Back to basics after 1.5+ years of experience – Quarantine edition
The world is going through strange times. The pandemic has indeed brought everyone and everything to a stand-still. But, on the other hand it has opened multiple doors to new opportunities.
Being in tech, I can vouch that the industry has taken a blow, but not as severe as the others. All of a sudden, the entire world is working remotely and “remote working” is not just a luxury anymore that companies provide, it has become a necessity. Living and working in a metro city (New Delhi, India), I spent a substantial amount of time in commuting to work and back (~4 hours). All of a sudden, I have these 4 precious hours to myself and thus, I decided to make my foundation stronger!
A psychological pattern in which one doubts one’s accomplishments and has a persistent internalized fear of being exposed as a “fraud” — also known as Impostor Syndrome. Yes, every developer in his/her initial stages of professional life experiences this — or at least I did. Therefore, I just wanted to get over this, once and for all.
Therefore, I decided to use the nation-wide lockdown to put the final nail in the coffin and get out of this strange but weird emotion.
Libraries, frameworks will come and go, what will stay is the language they all are built upon.
Have you heard of the phenomenon and belief that defines the experience of notably positive, negative, or improbable events — primarily known as LUCK?
The entire course is broken into multiple mini-courses, explained by some of the well renowned industry veterans. The content always followed KISS (Keep It Simple, Stupid) paradigm. Videos were concise and to the point.
Pursuing this learning path, I got to learn in detail about:
- Syntax and Operators
- Variables and Data Types
- Arrays and Collections
- Generators and Iterators
- Objects, Prototypes and Classes
Starting with the basics was painful. I knew a lot of thing already, but I forced myself to watch through every bit of it, though I watched the entire course on 1.2x speed!
And I am happy that I went through each video because there were instances (99%) when I got to learn 1 new thing about the topic I thought I already knew. As a result of this, I started taking notes on every topic — the old school way. Finished the first few courses in the path with notes taken on pen and paper, and boy I dreaded every bit of it!
A sample of my handwritten notes — ignore the handwriting!
To put myself out of my own misery, I discovered the power of MARKDOWN.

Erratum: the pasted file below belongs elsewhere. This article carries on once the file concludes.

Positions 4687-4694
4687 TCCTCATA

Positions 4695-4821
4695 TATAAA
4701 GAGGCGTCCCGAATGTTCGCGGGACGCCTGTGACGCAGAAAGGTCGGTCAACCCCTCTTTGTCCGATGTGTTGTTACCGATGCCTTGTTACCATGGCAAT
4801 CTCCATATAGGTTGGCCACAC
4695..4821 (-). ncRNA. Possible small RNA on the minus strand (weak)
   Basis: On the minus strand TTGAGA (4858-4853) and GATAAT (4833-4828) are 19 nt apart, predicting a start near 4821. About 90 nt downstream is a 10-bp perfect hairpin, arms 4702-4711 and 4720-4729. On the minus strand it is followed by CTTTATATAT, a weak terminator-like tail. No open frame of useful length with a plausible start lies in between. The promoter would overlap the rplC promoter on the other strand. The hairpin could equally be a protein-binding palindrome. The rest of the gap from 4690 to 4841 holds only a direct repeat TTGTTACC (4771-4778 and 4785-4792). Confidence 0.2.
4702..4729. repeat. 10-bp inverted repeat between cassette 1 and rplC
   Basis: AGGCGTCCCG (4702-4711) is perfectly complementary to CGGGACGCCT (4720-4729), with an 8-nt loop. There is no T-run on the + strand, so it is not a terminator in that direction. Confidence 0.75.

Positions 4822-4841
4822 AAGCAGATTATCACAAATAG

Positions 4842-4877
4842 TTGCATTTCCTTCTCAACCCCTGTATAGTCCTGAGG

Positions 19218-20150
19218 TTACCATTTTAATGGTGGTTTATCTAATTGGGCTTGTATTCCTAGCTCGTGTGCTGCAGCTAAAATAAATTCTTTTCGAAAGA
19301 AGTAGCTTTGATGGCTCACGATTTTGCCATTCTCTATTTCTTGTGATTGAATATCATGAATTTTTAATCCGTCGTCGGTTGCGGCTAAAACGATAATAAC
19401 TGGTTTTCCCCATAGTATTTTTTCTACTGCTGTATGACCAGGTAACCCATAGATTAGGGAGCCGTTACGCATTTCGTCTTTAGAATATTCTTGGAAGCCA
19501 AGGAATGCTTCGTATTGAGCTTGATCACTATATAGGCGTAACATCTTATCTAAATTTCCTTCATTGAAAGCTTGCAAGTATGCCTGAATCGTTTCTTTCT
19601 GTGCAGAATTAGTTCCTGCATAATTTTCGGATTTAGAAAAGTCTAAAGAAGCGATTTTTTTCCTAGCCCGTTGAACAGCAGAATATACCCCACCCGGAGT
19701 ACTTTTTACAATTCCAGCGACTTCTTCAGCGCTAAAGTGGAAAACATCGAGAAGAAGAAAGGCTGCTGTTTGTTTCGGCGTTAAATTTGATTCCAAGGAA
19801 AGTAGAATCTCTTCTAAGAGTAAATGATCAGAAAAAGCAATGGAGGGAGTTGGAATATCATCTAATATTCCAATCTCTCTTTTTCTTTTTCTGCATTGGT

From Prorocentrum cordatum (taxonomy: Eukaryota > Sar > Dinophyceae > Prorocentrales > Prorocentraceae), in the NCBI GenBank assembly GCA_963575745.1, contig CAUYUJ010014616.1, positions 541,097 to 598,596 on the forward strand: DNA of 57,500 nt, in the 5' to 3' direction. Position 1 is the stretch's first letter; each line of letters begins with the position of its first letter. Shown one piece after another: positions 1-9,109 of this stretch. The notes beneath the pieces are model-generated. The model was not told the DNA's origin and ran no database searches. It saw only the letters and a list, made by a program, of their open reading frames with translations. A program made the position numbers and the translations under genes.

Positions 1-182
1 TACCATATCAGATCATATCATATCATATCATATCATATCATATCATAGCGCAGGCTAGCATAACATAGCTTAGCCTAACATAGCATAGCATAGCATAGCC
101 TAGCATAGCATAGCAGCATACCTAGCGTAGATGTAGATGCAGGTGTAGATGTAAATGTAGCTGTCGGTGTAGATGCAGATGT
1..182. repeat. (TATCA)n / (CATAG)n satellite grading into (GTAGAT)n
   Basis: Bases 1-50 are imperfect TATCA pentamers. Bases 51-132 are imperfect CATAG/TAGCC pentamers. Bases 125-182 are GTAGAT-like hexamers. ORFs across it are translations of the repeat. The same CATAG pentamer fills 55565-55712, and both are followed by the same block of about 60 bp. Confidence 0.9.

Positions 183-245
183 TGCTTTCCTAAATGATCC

This was one of the main highlights while pursuing this course. At first I went old-school with pen and paper. But I soon burnt out and I realized it’s not worth the effort because:
- It was tiring
- It was time consuming
- It wasn’t portable i.e. I had to have access to my notebook every time I wanted to re-visit the concepts
- Writing code by hand was too cumbersome
- Writing code with indentation and comments in the notebook wasn’t serving the purpose
Therefore, I switched to — MARKDOWN.
I was using GitHub repository to code along the course, I thought I should use the
Readme.md file for taking notes. And to be honest, it was the best decision ever! I just loved the whole experience of taking notes in markdown syntax. From writing code snippets to attaching screenshots, I did it all.
If you want to learn how to attach images in your
Readme.mdfile with FREE image hosting — Click Here!
You can find all the notes on my GitHub profile. Some of these are:
The notes look like this:
I learned a number of things during my course. Not just the tech stuff (duh!), but a ton of other things as well:
I) Importance of saying “NO”
After a 10 hour shift, one is definitely exhausted and is not left with much to do. Either you can relax and play PUBG or you can catch up with your friends on call or you can pursue your course. Now every activity here will exhaust you even more so doing all 3 is out of the question. You have to say “No” to any 2 of them. You have to be polite, but determined/honest about it. Because if you say “No” and you still not study properly, then you are just bullshitting yourself!
It’s only by saying NO that you can concentrate on the things that are really important!
This also sets a sense of urgency and helps you build consistency. There were days when I just wanted to sleep but I pulled through it because I knew the clock was ticking. It was now or never. I had my weekends booked for the same!
III) Practice. Practice. Practice.
Readme.md files of the respective GitHub repos was helpful and will be helpful in future as well.
Most of these things will become concrete when:
you use them in a project
Till then, all you can/should do is to just skim through them once in a month!
IV) Never underestimate the tutorial length
V) Kaizen — Continuous Improvement
But the thing is I am better as a front-end developer in May, 2020 than I was in March, 2020 — even if the improvement percentage is 1%.
Last 30 days in quarantine has helped me level up as a developer and as a human. From reading books to finishing the course, starting on a new tech-stack (Flutter), everything has been amazing. And this has made me realize if I complete just 1 course, with utmost dedication every month, I’ll be a polished developer by the end of 2020 and man I am excited for that!
If you have any queries/doubts/suggestion/advice, please feel free to hit me up in the comments below or reach out to me:
Originally published on adityatyagi.com